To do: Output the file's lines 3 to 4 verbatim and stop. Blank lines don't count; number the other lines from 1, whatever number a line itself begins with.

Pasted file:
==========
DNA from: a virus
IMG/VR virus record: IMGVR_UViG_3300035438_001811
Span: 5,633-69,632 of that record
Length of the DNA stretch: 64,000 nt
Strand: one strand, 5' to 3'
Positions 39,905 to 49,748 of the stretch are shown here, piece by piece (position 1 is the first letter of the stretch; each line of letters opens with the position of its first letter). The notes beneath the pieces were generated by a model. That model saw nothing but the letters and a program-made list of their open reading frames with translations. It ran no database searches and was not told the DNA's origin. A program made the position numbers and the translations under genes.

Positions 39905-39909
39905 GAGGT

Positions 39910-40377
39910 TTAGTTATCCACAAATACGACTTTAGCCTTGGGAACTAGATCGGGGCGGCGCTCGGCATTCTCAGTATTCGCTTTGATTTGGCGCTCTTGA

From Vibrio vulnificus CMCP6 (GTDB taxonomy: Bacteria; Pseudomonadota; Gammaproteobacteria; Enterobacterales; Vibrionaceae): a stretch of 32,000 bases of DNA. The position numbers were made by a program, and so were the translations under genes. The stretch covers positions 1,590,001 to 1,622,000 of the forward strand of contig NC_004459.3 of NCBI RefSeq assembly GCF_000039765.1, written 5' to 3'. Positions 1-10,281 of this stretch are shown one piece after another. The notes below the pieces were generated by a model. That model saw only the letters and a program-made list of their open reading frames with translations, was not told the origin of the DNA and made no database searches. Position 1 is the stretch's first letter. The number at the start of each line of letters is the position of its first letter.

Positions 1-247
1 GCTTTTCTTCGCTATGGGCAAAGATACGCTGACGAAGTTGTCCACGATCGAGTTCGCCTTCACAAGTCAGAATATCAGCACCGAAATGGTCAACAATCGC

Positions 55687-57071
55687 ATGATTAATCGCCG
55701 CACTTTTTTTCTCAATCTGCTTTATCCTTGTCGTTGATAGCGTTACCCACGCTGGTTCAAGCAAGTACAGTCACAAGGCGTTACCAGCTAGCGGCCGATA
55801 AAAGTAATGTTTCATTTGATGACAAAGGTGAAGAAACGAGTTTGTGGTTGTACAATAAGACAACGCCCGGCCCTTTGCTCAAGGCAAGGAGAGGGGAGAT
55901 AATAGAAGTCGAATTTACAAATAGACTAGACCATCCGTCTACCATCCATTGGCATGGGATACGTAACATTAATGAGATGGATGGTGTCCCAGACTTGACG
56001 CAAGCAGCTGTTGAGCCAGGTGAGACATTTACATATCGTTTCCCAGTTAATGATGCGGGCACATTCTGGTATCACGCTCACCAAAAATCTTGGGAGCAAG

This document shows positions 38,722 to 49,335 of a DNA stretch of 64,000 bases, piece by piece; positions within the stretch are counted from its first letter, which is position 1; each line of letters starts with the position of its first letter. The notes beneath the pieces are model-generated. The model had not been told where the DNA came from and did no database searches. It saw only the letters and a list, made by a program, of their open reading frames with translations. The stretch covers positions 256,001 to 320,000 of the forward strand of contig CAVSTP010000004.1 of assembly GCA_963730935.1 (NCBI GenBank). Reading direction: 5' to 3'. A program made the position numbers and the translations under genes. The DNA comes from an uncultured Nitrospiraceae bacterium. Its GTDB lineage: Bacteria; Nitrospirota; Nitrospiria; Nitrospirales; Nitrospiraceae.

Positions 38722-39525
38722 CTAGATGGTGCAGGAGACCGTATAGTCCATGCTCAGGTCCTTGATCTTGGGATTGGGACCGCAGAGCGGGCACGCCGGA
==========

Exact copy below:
Span: 5,633-69,632 of that record
Length of the DNA stretch: 64,000 nt